Only a few months ago, there was much excitement in Imphal over the manner the government seemed bent on organising the parking system in the city’s busy Paona and Thangal Bazar areas. To ensure that the streets that cut through these shopping streets were free of congestion, parking had been prohibited along them, and an alternate space for parking had been created by pulling down market shed along the parallel road running on the other bank of the Naga Nullah at Nagamapal, causing much heartbreaks amongst women vegetable vendors who used the space to earn their meagre daily wages. But after much consideration, the public accepted the government’s move agreeing the hardship caused to many would ultimately be for the better common good, of course after the vendors were assured of suitable alternate spaces. Now, in just a matter of few months, the situation has changed and we may be compelled to change our opinion on the matter.
The two busy streets, in particular Thangal Bazar, has now returned to its former chaotic state, with cars parked everywhere along it, causing frustrating traffic jams along it. Sometimes the congestion is so overwhelming that even pedestrians are greatly inconvenienced. All the initial police enthusiasm and indeed bravado seem to have also died an unceremonious death. On the part of the police, it does seem it was more of a road show – an opportunity for new and pretty faces to demonstrate how manly they can also get. Now the pretty faces seem to have had enough of the mean streets and are happy to return to their old feminine ways of minding not the traffic in the heat and dust of Imphal’s dusty and potholed streets, but their vanity boxes in the comfort of their homes in front of their dressing tables. Jokes aside, what about the damages done in the name of enforcing traffic norm in the initial months? It is still fresh in public memory how some vehicles suffered minor damages in police actions on vehicles parked in these streets after the notification banning it. The justification given at the time seemed tenable for there was indeed a notified drive to clear the streets of parked vehicles. This justification has now turned into a blatant lie as the government simply has given up without accomplishing the mission, pushing which caused damages to those unfortunate to be in the way. Under the circumstance, those who suffered the damages should take the police department to court for the unnecessary trauma inflicted on them by all the false show of professional zeal.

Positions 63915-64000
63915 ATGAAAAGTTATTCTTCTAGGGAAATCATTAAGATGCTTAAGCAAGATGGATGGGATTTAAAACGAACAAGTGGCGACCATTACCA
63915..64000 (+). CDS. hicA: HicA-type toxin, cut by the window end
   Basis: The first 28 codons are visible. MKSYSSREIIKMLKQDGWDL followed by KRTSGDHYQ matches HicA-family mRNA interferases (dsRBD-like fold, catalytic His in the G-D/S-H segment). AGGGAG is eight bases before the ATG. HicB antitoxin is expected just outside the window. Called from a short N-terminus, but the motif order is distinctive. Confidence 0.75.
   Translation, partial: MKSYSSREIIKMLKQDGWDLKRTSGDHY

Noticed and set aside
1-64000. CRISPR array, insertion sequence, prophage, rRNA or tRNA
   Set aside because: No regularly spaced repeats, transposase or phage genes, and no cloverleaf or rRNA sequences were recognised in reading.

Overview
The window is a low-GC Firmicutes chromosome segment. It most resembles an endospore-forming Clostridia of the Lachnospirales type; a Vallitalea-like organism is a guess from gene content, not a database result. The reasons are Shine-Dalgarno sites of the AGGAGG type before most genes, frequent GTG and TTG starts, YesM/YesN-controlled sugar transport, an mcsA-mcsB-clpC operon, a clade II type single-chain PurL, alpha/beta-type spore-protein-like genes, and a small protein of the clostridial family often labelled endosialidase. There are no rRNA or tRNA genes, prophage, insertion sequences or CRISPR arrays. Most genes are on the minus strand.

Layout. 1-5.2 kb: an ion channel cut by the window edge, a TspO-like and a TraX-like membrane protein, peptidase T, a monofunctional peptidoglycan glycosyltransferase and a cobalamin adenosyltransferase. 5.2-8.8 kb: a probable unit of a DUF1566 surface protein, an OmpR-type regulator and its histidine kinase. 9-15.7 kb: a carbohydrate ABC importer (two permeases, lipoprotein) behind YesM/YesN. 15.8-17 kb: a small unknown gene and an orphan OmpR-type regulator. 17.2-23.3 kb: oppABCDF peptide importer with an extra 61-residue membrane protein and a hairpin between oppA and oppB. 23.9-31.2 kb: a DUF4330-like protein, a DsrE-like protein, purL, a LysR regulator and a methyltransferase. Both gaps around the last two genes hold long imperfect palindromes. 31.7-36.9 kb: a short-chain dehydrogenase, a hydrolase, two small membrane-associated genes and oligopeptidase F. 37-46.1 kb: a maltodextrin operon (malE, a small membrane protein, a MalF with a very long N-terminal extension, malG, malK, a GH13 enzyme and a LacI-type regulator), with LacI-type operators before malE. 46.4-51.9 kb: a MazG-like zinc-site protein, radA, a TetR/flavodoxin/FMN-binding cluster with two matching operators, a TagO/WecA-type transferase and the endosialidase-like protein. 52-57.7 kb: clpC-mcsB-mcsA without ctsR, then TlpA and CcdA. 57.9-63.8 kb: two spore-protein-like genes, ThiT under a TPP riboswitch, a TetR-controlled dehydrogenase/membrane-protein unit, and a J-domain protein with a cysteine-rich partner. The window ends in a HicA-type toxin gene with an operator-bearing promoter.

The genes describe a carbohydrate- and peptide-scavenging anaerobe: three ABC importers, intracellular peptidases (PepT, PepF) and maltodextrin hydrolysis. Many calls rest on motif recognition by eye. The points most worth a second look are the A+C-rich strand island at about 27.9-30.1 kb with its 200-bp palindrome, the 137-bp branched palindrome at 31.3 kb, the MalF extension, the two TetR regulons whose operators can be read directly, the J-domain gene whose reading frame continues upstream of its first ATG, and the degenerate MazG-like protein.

More seriously, what about the hardships all the poor vegetable vendors on Nagamapal were made to go through for this whimsical and short-lived traffic drive of the government? Why is the government so very casual about such matters? Why is there such a lack of commitment to policy continuity? It is true the elections are round the corner and the government heads would be restrained to act, lest the election office sees these acts as populist, aimed at furthering electoral gains. However, a government is not about politicians alone. As law makers the elected legislators make laws, but the bureaucracy is the backbone of the executive wing of the government. It is their duty to ensure that the laws and policies formulated are continued without a break even in this transition phase of the legislature. Why have they decided to turn a blind eye to the traffic chaos returning to the streets of Paona Bazar and Thangal Bazar? Why are they allowing such a fine and much appreciated drive to reduce to an act of injustice to those who took the biggest blows of the policy, precisely by the ad hoc attitude with which they are now are treating it?
The same ad hoc-ism is again visible in the manner another decree of the government, publicly announced by none other than the chief minister Okram Ibobi – that of disallowing any further the practice of VIP vehicles using the Kangla complex as short cut. For a few weeks after the announcement, the practice had come to a halt. Today the VIPs of the civil as well as military establishments are back to their old ways, zipping their convoys through the Kangla. Their vehicles not only violate this sacrosanct space but greatly disturb the peace and quiet of this unique green spot in the middle of the increasingly maddening crowds of Imphal city. They are also thus an eyesore to tourists who come to see this priceless relic of a former kingdom and not VIP vehicles demonstrating there is nothing sacred about public spaces to their masters.